In another embodiment there is provided a sliding door system comprising a door assembly constructed and arranged to be mounted in a door frame, the door assembly including a door panel and a drive system, the drive system operatively connected with the door panel to effect linear movement of the door panel within the door frame between open and closed linear positions, the door panel being mounted for pivotal movement between a normally closed pivotal position, and an open pivotal position; a releasable door lock that normally retains the door panel in the closed pivotal position; a controller operatively connected with the door lock; and the controller selectively operable to lock or unlock the door lock to prevent or enable pivotal movement of the door panel.

Additional embodiments and features are also provided, as set forth in the following detailed description, claims, and drawings.

BRIEF DESCRIPTION OF THE DRAWINGS

These and other features, aspects and advantages of the present invention will be more fully understood when considered with respect to the following detailed description, appended claims and accompanying drawings wherein:

FIGS. 1A, 1B and 1C illustrate an example of an embodiment of a delayed egress system;

FIG. 2 depicts a door assembly according to certain aspects of the invention;

FIG. 3 provides a block diagram representing various functional elements in an embodiment of the invention;

FIG. 4 provides a flowchart illustrating a simplified example of operation of a delayed egress system according to aspects of the current invention;

FIG. 5 illustrates communication of electrical signal and power in one embodiment of the invention;

FIGS. 6 and 7 illustrate transfer contacts used in one embodiment of the invention;

FIGS. 8A, 8B and 8C illustrate an example of an embodiment of a single-door delayed egress system; and

FIG. 9 provides a flowchart illustrating operation of a delayed egress system according to aspects of the current invention.

DETAILED DESCRIPTION OF THE INVENTION

Embodiments of the present invention will now be described in detail with reference to the drawings, which are provided as illustrative examples so as to enable those skilled in the art to practice the invention. Notably, the figures and examples below are not meant to limit the scope of the present invention. In the drawings, like components, services, applications, and steps are designated by like reference numerals throughout the various figures. Where certain elements of these embodiments can be partially or fully implemented using known components, only those portions of such known components that are necessary for an understanding of the present invention will be described, and detailed descriptions of other portions of such known components will be omitted so as not to obscure the invention. Further, the present invention encompasses present and future known equivalents to the components referred to herein by way of illustration.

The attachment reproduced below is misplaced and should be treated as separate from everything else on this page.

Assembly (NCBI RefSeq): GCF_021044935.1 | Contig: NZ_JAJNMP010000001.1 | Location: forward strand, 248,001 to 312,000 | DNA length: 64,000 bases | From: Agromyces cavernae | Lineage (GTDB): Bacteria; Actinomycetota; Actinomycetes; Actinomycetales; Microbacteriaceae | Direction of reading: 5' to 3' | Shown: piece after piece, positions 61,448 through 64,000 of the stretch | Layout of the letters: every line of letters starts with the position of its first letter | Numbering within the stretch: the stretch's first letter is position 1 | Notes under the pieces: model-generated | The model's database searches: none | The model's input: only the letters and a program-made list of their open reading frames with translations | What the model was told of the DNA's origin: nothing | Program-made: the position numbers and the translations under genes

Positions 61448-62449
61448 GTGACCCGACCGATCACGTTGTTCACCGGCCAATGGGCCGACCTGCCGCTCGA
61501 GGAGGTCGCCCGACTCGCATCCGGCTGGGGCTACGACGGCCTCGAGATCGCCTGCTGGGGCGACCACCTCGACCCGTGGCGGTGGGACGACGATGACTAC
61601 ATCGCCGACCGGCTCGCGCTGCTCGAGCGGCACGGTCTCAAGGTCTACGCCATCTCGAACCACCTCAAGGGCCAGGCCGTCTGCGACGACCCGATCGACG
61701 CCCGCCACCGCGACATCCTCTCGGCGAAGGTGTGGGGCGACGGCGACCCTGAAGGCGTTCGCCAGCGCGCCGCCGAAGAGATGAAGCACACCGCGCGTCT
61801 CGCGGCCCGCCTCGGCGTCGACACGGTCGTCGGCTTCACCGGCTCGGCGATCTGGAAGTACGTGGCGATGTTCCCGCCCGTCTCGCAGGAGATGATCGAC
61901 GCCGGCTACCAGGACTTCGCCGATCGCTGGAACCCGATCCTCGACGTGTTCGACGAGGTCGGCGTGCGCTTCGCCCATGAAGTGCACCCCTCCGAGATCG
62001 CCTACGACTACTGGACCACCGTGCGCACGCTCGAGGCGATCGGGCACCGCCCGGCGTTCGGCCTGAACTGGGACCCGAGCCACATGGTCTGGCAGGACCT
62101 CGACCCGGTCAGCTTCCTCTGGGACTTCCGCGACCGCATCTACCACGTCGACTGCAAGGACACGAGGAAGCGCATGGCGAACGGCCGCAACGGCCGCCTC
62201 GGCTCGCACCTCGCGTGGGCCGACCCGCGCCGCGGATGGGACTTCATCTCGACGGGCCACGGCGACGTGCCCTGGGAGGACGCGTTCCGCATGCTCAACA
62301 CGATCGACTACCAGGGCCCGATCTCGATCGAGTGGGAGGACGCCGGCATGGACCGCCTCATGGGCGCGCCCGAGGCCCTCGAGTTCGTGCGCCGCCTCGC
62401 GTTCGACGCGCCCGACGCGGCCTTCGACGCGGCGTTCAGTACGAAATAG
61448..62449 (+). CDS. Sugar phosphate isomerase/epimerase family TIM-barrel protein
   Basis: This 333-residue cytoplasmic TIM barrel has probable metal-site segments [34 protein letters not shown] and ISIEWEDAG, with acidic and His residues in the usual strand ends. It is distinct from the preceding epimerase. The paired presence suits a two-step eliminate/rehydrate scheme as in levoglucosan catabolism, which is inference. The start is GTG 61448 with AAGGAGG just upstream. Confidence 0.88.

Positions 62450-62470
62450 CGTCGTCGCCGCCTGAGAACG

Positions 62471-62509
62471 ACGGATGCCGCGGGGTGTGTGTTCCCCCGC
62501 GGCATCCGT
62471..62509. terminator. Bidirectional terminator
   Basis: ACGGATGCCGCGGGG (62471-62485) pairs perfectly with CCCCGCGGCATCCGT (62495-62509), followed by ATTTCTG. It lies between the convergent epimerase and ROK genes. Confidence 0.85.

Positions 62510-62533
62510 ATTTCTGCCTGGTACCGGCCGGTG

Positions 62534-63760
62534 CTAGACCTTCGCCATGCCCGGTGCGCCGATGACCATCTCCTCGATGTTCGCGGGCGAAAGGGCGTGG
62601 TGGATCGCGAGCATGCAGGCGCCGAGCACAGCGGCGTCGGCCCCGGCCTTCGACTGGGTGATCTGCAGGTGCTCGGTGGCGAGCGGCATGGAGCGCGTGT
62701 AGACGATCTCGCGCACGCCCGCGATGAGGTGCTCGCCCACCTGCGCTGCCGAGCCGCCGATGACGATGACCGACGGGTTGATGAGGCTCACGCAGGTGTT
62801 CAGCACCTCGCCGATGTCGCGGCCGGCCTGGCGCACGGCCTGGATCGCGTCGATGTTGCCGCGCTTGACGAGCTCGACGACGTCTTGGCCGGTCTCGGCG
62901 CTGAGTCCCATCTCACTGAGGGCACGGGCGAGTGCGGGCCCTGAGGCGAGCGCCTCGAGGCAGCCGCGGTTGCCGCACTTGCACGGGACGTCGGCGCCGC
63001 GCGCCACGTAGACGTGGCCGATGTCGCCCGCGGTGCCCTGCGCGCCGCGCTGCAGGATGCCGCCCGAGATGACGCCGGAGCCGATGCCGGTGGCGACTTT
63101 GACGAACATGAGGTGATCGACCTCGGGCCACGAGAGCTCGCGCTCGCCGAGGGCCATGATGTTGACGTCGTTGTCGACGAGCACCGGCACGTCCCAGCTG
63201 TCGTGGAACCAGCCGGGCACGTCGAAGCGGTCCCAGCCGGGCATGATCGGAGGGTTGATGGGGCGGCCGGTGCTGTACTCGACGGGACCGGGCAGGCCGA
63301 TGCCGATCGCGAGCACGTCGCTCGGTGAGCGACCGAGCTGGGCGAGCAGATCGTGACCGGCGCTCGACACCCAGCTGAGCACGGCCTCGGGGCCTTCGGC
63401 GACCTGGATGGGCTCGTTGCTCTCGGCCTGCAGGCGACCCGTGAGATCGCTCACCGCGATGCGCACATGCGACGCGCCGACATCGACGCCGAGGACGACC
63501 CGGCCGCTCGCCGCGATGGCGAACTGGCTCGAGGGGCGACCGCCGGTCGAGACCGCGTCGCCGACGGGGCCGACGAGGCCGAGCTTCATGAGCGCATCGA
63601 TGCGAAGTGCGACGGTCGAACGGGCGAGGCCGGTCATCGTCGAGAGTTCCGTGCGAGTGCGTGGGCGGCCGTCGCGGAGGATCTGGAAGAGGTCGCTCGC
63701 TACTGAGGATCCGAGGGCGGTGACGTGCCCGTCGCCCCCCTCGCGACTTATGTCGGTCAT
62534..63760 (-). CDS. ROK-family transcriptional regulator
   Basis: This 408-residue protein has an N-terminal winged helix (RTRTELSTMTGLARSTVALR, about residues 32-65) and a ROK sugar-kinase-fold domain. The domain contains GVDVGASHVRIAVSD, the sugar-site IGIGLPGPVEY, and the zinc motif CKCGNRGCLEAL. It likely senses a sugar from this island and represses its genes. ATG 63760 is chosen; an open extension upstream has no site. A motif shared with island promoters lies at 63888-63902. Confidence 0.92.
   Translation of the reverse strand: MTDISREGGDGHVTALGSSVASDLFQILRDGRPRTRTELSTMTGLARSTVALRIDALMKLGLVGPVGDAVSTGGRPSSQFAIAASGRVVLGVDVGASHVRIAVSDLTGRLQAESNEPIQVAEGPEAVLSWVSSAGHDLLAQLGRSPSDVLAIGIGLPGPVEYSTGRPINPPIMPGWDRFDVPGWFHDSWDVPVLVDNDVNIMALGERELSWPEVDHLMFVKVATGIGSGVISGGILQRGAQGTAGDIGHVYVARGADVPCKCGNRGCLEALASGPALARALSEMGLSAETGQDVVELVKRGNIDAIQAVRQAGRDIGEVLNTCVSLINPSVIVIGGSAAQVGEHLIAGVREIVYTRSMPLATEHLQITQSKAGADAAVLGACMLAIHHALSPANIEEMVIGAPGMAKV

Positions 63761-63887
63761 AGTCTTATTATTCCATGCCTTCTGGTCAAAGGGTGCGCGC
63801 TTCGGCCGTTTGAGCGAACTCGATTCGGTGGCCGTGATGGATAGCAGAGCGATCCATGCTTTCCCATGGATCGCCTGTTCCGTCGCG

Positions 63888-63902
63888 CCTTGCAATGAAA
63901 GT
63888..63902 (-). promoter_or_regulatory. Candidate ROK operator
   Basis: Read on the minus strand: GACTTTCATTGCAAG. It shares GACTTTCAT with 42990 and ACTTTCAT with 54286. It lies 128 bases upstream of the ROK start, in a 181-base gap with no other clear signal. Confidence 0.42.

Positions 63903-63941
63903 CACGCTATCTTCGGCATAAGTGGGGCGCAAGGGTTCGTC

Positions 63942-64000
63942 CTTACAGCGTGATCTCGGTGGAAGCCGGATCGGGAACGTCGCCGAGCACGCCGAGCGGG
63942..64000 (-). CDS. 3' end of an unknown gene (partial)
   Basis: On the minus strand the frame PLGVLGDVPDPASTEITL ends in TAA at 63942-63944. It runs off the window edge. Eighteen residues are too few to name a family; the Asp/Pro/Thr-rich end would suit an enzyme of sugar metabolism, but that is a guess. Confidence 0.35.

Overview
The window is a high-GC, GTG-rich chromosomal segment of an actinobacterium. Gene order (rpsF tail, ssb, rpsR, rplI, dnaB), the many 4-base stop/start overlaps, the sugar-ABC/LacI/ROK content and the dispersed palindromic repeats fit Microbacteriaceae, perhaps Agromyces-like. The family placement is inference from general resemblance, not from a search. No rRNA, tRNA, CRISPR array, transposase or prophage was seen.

Certain embodiments of the invention provide delayed egress systems that permit sliding door panels to swing open under certain predetermined conditions. Referring to the example illustrated in FIGS. 1A, 1B and 1C, a sliding door system 8 includes sliding door panels 10-L and 10-R, each mounted in a door frame 11 using respective hangers 12. Hangers 12 can be mounted in the door frame header 11 on rollers, bearings wheels or other mechanisms 122 known in the art that permit the hangers to slide generally linearly along a track or rail 124 as indicated by arrows 120 where the track or rail 124 is fixed to the door frame header 11. In FIG. 1A, door panels 10-L and 10-R are illustrated in a closed configuration. Specifically, the door panels 10-L and 10-R are shown occupying a door opening 9. In normal operation of door panels 10-L and 10-R, when a sensor 130 detects an individual approaching the doorway, a door opening signal will be generated and input to a controller 110, which in turn will generate a signal to slide door panel 10-L leftward and door panel 10-R rightward (when oriented as in FIG. 1B) such that the door panels 10-L and 10-R are moved from the door opening 9 to an open configuration (see FIG. 1B), thereby permitting egress through the door opening. After a predetermined period of time, the controller 110 will generate a door closing signal to return the door panels 10-L and 10-R to the closed position of FIG. 1A. The aforementioned sensor 130 for sensing the presence of an individual may optionally be of the type disclosed in U.S. Pat. No. 7,042,492 (“the '492 patent”) to Spinelli, entitled “Automatic Door Assembly with Video Imaging Device,” which is hereby incorporated by reference in its entirety. The controller 110 can also include the sliding door control functionality disclosed in the '492 patent to control opening and closing sliding movement of the door panels.